“Bookstores are as much a part of the culture as books themselves,” says Petrocelli. “All across the country, when Americans want to share ideas, meet authors, and gain inspiration about life, they gather in independent bookstores.”

This Saturday, April 27, will mark the fifth annual Independent Bookstore Day. Throughout the country, hundreds of independent bookshops will offer events, treats, exclusive merchandise, live music, and more. Here’s a sampling of what you’ll find at Alta’s bookstore partners this weekend:

Vroman’s: Appearances by cookbook authors Marge Perry and David Bonom and Hey, Water! author Antoinette Portis, exclusive Independent Bookstore Day merchandise like What to Eat with What You Read, a bookstore scavenger hunt, and a Seuss-a-bration Story Time.

Book Passage: Meet and greets with Ruth Asawa: A Sculpting Life author Joan Schoettler, The Honey Bus author Meredith May, and novelist Rachel Howzell Hall; wine and treats with local authors at the Sausalito store; and an Independent Bookstore Day reception with artist Calvin Crosby in Corte Madera.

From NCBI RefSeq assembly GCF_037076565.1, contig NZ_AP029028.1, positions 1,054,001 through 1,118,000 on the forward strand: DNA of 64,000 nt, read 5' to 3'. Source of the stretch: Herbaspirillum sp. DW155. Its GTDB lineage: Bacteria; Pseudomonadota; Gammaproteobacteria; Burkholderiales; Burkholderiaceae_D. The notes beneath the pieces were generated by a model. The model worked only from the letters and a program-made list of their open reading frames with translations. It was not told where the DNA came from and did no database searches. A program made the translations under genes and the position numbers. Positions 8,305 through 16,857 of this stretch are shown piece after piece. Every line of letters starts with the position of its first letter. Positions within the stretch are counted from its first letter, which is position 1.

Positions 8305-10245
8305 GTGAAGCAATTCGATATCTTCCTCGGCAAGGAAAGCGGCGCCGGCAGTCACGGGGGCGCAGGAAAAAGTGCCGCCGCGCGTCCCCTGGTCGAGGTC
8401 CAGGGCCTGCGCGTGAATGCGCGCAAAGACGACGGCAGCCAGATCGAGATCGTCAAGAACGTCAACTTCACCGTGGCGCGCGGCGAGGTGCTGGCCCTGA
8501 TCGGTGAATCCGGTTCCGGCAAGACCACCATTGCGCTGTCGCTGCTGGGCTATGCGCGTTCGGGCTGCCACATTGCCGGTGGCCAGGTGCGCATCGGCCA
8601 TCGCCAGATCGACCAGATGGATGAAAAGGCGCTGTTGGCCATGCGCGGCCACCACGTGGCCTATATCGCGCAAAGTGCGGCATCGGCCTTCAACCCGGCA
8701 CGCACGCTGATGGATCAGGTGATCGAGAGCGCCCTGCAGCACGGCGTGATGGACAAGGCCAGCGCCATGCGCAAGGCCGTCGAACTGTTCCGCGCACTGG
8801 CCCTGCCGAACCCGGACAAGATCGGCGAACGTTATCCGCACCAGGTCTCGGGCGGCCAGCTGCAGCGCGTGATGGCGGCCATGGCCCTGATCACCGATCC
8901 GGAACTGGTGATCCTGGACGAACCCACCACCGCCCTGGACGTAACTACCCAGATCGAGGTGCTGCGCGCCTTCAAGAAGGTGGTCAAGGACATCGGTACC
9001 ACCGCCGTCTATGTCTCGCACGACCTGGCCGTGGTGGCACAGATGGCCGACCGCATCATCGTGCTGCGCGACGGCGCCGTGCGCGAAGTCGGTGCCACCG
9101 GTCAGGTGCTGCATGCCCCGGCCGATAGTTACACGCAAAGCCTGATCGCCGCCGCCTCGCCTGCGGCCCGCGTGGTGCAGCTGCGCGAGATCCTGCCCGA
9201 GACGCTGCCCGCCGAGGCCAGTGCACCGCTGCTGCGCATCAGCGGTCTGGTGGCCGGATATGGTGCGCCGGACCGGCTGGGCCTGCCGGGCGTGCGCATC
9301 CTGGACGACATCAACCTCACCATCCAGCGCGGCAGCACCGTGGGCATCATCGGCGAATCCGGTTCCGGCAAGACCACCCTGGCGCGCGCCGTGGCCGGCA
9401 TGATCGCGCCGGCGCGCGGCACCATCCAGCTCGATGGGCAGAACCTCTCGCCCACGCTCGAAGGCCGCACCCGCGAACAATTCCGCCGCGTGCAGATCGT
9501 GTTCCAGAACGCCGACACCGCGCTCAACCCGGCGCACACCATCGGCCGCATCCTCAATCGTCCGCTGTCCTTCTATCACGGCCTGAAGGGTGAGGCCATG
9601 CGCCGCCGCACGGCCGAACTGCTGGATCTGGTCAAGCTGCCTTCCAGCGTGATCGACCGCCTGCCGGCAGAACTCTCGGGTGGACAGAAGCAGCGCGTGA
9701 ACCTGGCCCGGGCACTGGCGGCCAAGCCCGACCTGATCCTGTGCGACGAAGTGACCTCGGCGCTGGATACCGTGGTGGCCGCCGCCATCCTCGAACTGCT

Book Soup: A Well-Read Black Girl Meet-Up, a book signing with Falter author Bill McKibben, limited-edition indie bookstore swag, and free audiobooks.

Books Inc.: Performances by the Young Performers Theatre; meet and greets with Silicon Valley historian Leslie Berlin, cookbook author Lisa Prince Newman, and novelist Mike Chen; and a one-day opportunity to purchase treasures like a James Baldwin Literary Luminary pin and a signed copy of Roz Chast’s Why Don’t You Write My Eulogy Now So I Can Correct It?

                                —Beth Spotswood
We’ve begun experimenting with the style of Alta’s weekly newsletter by adding commentary on recent news and cultural happenings (see above). We’d love to know what you think. Please send us your feedback by emailing Alta’s editors directly at letters@altaonline.com.
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Spread the Word
If you know someone who would enjoy receiving this newsletter, please forward it to them.
Altatude: This Week’s Cartoon
“It’s not a catnap. I’m microdozing.”

Like to laugh? Visit the Alta site for more Altatude cartoons. SEE MORE
AROUND THE WEB
Our recommendations for this week’s best writing about California and the West.